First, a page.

Meet our new student, Volume II

julia rosethal (1)

Julia Rosenthal, 3rd year Physical Therapy Student

Last week we introduced you to our student, Monica. This week we want to introduce you to our other student Julia. Read on to learn more about her journey.

1.) Where are you from, if you are from somewhere else, what brought you to NYC?

I am from just outside of Washington, DC. I came to NYC to study at NYU where I completed my undergraduate degree. I was in NYU’s Gallatin school of Individualized Study, where I created my own major in Culture and Philosophy of Healing. I also came to NYU because I wanted to remain active in the performing arts. While at NYU I continued to study vocal performance outside of school, and also sang a cappella and performed in student run drama companies.

2.) Did you work before PT school, if so what did you do?

Before PT school, I worked as an office manager at a psychology and psychiatry practice here in NYC called union square practice. I also continued to study voice, and sang backup for my friends’ various performances at the Bitter End downtown.

3.) What made you want to be a PT?

Though I started at NYU planning to progress to medical school, my major led me to take many courses on topics such as philosophy of medicine, anthropology of medicine, seminars on alternative therapies, and others that challenged me to think about what “healing” meant to me. I chose to veer away from becoming a medical doctor in favor of becoming a PT so that I could approach treatment in a more holistic way that allowed me to incorporate some of the theories on body work that resonated with me in my studies.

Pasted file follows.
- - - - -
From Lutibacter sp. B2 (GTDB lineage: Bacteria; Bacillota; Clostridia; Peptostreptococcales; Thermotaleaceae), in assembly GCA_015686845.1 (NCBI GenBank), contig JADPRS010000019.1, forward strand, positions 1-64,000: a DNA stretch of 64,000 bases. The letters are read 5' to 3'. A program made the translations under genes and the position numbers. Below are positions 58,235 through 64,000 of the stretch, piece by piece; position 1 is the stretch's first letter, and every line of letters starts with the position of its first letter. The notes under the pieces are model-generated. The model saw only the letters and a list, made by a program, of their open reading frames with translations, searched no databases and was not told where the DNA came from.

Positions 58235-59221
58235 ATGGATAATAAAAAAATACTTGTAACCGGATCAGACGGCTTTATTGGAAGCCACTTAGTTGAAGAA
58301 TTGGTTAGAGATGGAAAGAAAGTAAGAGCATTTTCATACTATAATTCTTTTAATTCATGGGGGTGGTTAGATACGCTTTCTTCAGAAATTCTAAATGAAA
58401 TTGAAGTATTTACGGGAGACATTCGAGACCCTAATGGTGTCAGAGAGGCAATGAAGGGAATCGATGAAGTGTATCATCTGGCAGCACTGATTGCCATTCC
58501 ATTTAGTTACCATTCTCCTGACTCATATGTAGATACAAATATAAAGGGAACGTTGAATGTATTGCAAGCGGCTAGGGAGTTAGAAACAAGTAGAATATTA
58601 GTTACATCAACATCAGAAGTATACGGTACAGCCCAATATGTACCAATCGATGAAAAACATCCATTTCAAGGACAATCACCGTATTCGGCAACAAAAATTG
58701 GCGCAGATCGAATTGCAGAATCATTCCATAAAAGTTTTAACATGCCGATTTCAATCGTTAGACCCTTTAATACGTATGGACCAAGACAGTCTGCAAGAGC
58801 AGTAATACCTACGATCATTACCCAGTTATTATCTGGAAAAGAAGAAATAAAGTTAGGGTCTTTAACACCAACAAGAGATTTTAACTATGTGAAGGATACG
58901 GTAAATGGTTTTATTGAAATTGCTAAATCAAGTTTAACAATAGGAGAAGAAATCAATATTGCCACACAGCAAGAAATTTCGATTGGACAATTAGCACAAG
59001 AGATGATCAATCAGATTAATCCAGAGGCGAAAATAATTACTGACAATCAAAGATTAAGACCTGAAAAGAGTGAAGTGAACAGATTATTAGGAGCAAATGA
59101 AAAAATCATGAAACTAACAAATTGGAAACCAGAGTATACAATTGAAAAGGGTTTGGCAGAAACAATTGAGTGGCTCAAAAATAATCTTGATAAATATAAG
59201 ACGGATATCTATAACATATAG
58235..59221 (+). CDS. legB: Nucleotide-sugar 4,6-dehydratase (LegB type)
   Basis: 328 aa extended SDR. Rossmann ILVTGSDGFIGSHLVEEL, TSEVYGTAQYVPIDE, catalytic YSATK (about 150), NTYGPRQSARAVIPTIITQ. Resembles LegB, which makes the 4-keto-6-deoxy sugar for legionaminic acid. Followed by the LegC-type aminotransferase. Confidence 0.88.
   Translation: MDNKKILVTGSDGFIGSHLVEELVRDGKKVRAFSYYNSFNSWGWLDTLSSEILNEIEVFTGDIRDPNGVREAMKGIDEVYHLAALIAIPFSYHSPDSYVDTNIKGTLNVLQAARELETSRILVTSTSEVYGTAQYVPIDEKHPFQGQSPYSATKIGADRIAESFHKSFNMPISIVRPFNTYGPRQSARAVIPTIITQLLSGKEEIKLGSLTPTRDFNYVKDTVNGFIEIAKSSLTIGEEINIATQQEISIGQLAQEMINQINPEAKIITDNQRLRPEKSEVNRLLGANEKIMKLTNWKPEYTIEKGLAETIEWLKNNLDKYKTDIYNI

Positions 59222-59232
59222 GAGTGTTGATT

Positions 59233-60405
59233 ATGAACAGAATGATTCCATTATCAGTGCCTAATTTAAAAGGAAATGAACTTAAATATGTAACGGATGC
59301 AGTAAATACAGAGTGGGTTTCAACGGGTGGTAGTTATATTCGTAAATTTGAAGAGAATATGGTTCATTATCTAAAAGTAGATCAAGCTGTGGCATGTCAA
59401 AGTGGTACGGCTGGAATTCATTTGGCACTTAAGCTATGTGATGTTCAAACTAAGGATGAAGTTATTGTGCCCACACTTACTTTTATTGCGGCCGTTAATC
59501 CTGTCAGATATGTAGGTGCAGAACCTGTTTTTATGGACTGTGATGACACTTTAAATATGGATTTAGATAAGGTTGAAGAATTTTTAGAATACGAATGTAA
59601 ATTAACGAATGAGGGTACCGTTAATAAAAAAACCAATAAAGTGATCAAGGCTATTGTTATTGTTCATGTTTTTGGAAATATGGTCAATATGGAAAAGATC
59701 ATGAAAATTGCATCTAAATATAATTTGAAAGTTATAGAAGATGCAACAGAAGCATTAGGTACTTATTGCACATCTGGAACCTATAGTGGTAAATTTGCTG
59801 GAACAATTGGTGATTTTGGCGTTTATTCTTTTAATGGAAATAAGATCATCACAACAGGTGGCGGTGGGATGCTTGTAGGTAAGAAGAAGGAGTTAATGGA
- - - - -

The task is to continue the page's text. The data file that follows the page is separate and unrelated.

4.) What made you want to intern at Beyond Basics?

When I started PT school, I did not know what pelvic floor physical therapy was. I learned about it by accident when I mentioned my history of gastrointestinal issues to a professor, who pointed me in the direction of some resources on how pelvic floor physical therapists could help. Though I was able to resolve my own issues through nutritional changes, I was very intrigued by this area of PT, and began reading more about the many patient populations that specialists in this area can treat. I became involved in a research project with Dr. Cynthia Chiarello on pregnancy related pelvic girdle pain, and through that project my interest in this area of practice continued to grow.

Because of my interest in women’s health, I attended some of the Pelvic Health 101 sessions hosted at Beyond Basics. These sessions were fun and informative, but what I most appreciated was how comfortable the patients who attended felt with the therapists and the other people in the room. It made me realize how special Beyond Basics is, and since then I have been eager to have an experience working in this clinic and with the therapists here.

5.) What do you do for fun?

I like to see live music of all kinds – from opera to brass bands, to soul and funk, I love it all. As I mentioned, I sang a cappella and did musical theater in college, and I also studied jazz and opera with a vocal coach. I haven’t been doing much performing since starting PT school, but am looking forward to getting back to it after graduation. I also love all sorts of different exercise, including pilates, barre, weight training, and running.

6.) What piece of advice would you give to someone just starting in PT school?